With the arrival of fall and cooler weather, I find myself craving lots of warm comfort foods such as pot roast. The last time I made pot roast was probably several months ago so when my son came grocery shopping with me last week and saw chuck roast on sale, he asked me to make it for one of our "meat night" dinners. I granted his request but instead of the usual, traditional American version, I gave this one an Asian twist.
It turned so well that even Mr. VG was impressed and he's not an easy guy to please especially when it comes to Asian flavors. This pot roast has a bold, robust flavor and made for a hearty and comforting meal. I usually make pot roast in the slow cooker but it so happened that my crock pot was being soaked so it had to be cooked on the stove top. The meat still turned out super soft and tender. The key is to cook it on very low heat for a long time, 4 hours in my case but the end result is completely worth it.
ASIAN POT ROAST
Makes 6 servings.
3 lb. piece of beef chuck roast or rump roast (look for good marbling on the meat)
1 medium onion, chopped
3 cloves garlic, smashed
5 pieces of fresh ginger, cut into 1/4 inch pieces
2 carrots, cut into 2 inch pieces length-wise (halved or quartered depending on thickness)
3 celery stalks, chopped
1 bay leaf
1/4 tsp. five spice powder
1 tbsp. brown sugar
2 tbsp. Worcestershire sauce
1/8 cup light soy sauce
1/8 cup dark soy sauce
1/2 cup Chinese rice wine
1 tbsp. vegetable oil
Salt to taste
Pepper the piece of meat generously and then rub the five spice powder all over it.
Heat the oil in a large frying pan over high heat and sear the meat well for about 5 minutes on each side. Don't move the meat once it is on the pan, except to flip it over. You want it to brown evenly.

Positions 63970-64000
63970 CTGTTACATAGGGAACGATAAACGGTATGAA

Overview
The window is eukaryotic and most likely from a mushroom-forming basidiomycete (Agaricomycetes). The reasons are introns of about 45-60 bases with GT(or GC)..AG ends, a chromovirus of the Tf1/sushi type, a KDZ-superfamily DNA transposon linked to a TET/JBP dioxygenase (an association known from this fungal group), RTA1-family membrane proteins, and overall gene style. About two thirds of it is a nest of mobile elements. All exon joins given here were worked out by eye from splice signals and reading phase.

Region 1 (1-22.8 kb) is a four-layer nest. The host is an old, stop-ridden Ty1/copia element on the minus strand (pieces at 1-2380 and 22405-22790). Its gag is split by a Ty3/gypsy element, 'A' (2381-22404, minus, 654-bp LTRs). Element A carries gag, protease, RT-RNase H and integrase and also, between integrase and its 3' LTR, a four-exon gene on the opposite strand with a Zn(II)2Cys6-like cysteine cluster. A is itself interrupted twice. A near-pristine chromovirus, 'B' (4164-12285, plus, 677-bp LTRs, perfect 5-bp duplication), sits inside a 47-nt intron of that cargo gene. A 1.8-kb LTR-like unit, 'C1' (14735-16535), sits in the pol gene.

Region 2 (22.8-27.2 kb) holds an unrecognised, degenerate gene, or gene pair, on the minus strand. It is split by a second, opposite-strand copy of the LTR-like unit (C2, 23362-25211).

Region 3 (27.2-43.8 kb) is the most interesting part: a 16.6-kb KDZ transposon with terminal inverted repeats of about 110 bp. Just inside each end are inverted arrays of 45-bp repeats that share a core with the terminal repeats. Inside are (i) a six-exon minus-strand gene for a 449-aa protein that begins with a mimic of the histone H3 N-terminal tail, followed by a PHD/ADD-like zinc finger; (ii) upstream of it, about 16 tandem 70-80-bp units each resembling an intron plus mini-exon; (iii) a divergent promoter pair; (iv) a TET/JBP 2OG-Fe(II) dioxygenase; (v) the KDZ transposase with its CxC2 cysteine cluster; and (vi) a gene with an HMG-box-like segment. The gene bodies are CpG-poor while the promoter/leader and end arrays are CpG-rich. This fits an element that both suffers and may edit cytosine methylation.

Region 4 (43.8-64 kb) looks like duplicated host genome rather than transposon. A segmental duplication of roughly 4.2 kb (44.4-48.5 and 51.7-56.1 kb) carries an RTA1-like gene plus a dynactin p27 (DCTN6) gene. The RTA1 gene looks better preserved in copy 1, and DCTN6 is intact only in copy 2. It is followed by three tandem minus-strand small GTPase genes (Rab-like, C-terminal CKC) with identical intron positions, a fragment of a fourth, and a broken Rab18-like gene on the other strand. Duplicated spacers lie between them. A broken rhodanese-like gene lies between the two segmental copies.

While the meat is browning, cut up the onions, slice up the ginger and smash the garlic. Add them to a dutch oven or heavy bottomed pot with a tight fitting lid. When the meat has browned, transfer the meat to the pot by laying it on top of the onion, garlic and ginger.
Add the Worcestershire sauce, light and dark soy sauce and Chinese rice wine to the frying pan which was used to sear the meat. Stir well to combine and allow the liquid to deglaze the pan. Transfer the liquid to the dutch oven and add the bay leaf.
Bring the liquid to a simmer then cover with a tight fitting lid. If you feel that your lid doesn't create a tight enough seal, first cover the pot with piece of aluminium before placing the lid over it.
Reduce heat to the lowest setting possible. I moved the pot to my smallest burner but the heat was still a little too high. To combat this, I stacked one burner grate on top of the other so that the bottom of the pot could be raised a little higher and away from the direct heat. If you do this, make sure your grate can sit securely on top of another grate without wobbling.
Cook the pot roast on the stove for 3 hours. You'll notice that alot of liquid will render from the meat over time. This is a good sign that the meat is being cooked properly and softening nicely.
At the last hour of cooking, add the chopped celery and carrots to the pot. At this time, also add the brown sugar to balance out the flavor.
After about 4 hours, the pot roast should be done. Add salt to taste before serving.
You should get a lot of liquid in the pot which you can thicken with cornstarch or transfer to a small pot and simmer until reduced.
|Super soft meat|
|This is one pot roast that's better served with steamed rice.|